It’s rare for a cultural institution to state that an exhibition was commissioned with Instagram in mind, but there’s no denying that the influence of social media permeates even traditional art institutions. ‘If I’m in an art exhibition, I am actively looking for that thing that I can post to say I’ve been there,’ says Kate Bussmann, social media commentator and author of A Twitter Year: 365 Days in 140 Characters. ‘There’s cultural cachet involved, but I also want to tell people about it, if it’s good, so they come and see it.’ As institutions seek to amplify experiences to a broader audience, it’s little wonder that impactful cultural experiences that dominate social media, such as The Design Museum’s Breathing Colour exhibition, which ran over the summer, are also the ones that have attracted the big crowds.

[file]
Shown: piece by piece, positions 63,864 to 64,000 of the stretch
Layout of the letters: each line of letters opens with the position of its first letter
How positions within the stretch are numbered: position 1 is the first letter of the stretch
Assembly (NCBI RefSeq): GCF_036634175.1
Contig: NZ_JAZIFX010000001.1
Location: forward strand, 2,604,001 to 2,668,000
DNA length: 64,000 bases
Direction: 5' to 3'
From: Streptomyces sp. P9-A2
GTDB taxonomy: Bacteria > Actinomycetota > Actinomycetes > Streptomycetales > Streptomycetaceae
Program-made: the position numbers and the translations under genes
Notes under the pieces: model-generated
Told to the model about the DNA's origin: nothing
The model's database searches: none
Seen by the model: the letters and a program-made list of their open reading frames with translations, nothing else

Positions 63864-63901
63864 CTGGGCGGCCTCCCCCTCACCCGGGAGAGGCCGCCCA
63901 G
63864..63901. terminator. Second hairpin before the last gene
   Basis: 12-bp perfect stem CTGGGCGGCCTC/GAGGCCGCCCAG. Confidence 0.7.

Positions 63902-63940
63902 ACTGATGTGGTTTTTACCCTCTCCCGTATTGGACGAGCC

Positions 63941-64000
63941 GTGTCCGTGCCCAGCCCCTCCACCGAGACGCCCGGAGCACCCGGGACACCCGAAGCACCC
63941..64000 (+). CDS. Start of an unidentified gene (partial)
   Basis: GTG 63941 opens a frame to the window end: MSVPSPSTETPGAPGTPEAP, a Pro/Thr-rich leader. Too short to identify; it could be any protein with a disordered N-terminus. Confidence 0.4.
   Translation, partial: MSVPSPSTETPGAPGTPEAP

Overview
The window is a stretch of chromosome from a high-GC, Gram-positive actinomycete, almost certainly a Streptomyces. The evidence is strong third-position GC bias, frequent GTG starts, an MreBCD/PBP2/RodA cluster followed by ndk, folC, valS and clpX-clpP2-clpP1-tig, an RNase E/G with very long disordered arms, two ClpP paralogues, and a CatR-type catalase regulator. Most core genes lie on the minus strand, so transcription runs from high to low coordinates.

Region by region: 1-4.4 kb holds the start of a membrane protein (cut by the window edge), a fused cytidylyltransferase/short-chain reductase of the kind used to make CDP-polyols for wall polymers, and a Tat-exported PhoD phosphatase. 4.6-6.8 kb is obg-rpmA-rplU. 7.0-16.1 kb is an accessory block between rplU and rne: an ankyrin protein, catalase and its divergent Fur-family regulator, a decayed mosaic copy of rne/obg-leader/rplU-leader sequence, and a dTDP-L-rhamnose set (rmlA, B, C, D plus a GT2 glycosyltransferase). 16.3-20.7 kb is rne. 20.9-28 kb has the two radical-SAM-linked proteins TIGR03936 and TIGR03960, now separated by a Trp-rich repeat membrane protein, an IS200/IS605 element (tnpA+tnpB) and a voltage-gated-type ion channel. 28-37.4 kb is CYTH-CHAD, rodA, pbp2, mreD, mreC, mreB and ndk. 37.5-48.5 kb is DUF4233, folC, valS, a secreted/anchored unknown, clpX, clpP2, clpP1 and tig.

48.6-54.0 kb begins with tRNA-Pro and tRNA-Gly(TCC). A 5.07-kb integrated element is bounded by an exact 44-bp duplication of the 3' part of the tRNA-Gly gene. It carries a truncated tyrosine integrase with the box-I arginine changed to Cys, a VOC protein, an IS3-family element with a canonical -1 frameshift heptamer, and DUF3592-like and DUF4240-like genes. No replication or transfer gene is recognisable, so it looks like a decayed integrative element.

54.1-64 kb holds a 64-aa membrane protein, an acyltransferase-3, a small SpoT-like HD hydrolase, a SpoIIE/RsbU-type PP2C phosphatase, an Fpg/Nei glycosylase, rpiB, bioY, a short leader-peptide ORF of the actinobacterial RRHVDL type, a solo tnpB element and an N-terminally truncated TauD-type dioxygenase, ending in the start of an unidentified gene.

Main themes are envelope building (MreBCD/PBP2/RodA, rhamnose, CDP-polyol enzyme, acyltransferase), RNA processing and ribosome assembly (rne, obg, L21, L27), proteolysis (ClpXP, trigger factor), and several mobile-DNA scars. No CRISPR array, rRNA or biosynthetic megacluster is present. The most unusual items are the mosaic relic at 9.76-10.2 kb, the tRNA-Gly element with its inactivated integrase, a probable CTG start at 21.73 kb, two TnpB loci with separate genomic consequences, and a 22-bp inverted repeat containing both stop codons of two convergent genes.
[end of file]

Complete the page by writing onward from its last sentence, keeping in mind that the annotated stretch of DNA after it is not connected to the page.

Alex Newson, senior curator at the Design Museum, is adamant that he would never prioritise Instagram impact at the expense of the gallery experience. ‘My primary concern will always be people’s experience in the gallery itself,’ he says, but the online documenting of an event is undoubtedly of importance to the marketing departments of these major institutions. The Design Museum now hosts Instagram private views, also described as Insta-meets. ‘Some Instagrammers spend hours in the exhibition,’ says Newson. ‘They experience it very differently to the normal viewer.’

Although Instagrammers devote a significant portion of their attendance to devising those all-important captions and hashtags, it appears Instagram and other visual platforms, such as Tumblr, can act as a helpful bridge between the viewer and the exhibit. Instagram and similar platforms allow viewers to get up close to the work and take a little piece of it away with them at the end.

hi boo I love you by Simon Whybray for Bold Tendencies

Make it count